Publication Type:Journal Article
Source:Annu Rev Microbiol, Volume 67, p.21-42 (2013)
ISBN:1545-3251 (Electronic)<br/>0066-4227 (Linking)
Keywords:3' Untranslated Regions, Plant Viruses/chemistry/ genetics/metabolism, Protein Biosynthesis, RNA Caps/ genetics/metabolism, RNA, Viral/chemistry/ genetics/metabolism, Viral Proteins/chemistry/genetics/metabolism
In the absence of a 5' cap, plant positive-strand RNA viruses have evolved a number of different elements in their 3' untranslated region (UTR) to attract initiation factors and/or ribosomes to their templates. These 3' cap-independent translational enhancers (3' CITEs) take different forms, such as I-shaped, Y-shaped, T-shaped, or pseudoknotted structures, or radiate multiple helices from a central hub. Common features of most 3' CITEs include the ability to bind a component of the translation initiation factor eIF4F complex and to engage in an RNA-RNA kissing-loop interaction with a hairpin loop located at the 5' end of the RNA. The two T-shaped structures can bind to ribosomes and ribosomal subunits, with one structure also able to engage in a simultaneous long-distance RNA-RNA interaction. Several of these 3' CITEs are interchangeable and there is evidence that natural recombination allows exchange of modular CITE units, which may overcome genetic resistance or extend the virus's host range.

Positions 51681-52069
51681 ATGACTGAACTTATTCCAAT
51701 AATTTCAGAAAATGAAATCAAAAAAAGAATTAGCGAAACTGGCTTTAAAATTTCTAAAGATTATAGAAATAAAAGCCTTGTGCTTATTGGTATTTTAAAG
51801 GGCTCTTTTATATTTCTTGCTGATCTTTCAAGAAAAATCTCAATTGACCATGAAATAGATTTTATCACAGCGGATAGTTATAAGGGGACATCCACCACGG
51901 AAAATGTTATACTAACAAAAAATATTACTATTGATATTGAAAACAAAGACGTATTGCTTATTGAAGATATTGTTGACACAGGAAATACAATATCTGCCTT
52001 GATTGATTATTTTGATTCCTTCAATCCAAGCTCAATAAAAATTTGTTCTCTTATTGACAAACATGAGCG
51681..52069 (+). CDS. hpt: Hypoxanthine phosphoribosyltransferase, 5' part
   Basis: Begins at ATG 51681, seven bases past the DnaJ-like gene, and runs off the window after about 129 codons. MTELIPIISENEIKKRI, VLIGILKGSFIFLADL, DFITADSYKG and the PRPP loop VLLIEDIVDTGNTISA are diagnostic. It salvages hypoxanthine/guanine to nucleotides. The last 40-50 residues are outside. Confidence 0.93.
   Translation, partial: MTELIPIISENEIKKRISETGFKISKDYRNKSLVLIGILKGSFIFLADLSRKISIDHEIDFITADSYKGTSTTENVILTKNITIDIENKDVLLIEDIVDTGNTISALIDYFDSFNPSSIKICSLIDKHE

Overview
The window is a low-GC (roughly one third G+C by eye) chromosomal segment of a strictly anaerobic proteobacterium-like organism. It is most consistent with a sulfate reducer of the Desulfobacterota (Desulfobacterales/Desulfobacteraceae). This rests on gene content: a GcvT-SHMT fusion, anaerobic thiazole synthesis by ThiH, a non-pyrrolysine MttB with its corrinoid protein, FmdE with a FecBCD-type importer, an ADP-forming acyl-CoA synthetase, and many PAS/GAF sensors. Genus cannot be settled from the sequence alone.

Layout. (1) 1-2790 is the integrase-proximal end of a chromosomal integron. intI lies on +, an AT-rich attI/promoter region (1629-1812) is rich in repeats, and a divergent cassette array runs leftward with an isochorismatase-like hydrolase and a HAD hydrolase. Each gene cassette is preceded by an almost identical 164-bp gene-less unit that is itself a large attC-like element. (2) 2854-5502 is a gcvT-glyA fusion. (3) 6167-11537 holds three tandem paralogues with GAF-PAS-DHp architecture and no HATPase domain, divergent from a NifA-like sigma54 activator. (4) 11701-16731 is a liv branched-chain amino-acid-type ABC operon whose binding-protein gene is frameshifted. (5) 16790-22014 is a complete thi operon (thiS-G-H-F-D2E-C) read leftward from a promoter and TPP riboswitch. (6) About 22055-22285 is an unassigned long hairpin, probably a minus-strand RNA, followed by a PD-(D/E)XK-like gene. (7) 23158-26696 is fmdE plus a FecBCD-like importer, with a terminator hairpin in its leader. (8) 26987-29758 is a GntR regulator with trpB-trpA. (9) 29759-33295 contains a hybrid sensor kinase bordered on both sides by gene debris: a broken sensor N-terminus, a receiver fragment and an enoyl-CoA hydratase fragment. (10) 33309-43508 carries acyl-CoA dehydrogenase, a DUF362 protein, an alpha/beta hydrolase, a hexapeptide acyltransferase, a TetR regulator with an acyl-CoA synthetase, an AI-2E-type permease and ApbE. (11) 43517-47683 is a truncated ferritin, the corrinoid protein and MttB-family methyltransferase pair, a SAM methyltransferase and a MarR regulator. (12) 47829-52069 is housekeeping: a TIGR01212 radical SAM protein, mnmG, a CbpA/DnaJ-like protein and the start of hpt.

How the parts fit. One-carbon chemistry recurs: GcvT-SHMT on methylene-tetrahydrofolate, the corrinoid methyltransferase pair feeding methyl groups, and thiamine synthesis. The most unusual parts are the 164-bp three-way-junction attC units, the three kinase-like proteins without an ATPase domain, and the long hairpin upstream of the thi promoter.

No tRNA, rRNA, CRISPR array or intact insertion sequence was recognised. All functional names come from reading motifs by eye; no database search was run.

Simon, Anne E<br/>Miller, W Allen<br/>2 R01 GM067104/GM/NIGMS NIH HHS/United States<br/>GM 061515-05A2/G120CD/CD/ODCDC CDC HHS/United States<br/>GM 061515-07S1/GM/NIGMS NIH HHS/United States<br/>R01 GM067104/GM/NIGMS NIH HHS/United States<br/>Research Support, N.I.H., Extramural<br/>Research Support, U.S. Gov't, Non-P.H.S.<br/>Review<br/>United States<br/>Annu Rev Microbiol. 2013;67:21-42. doi: 10.1146/annurev-micro-092412-155609. Epub 2013 May 13.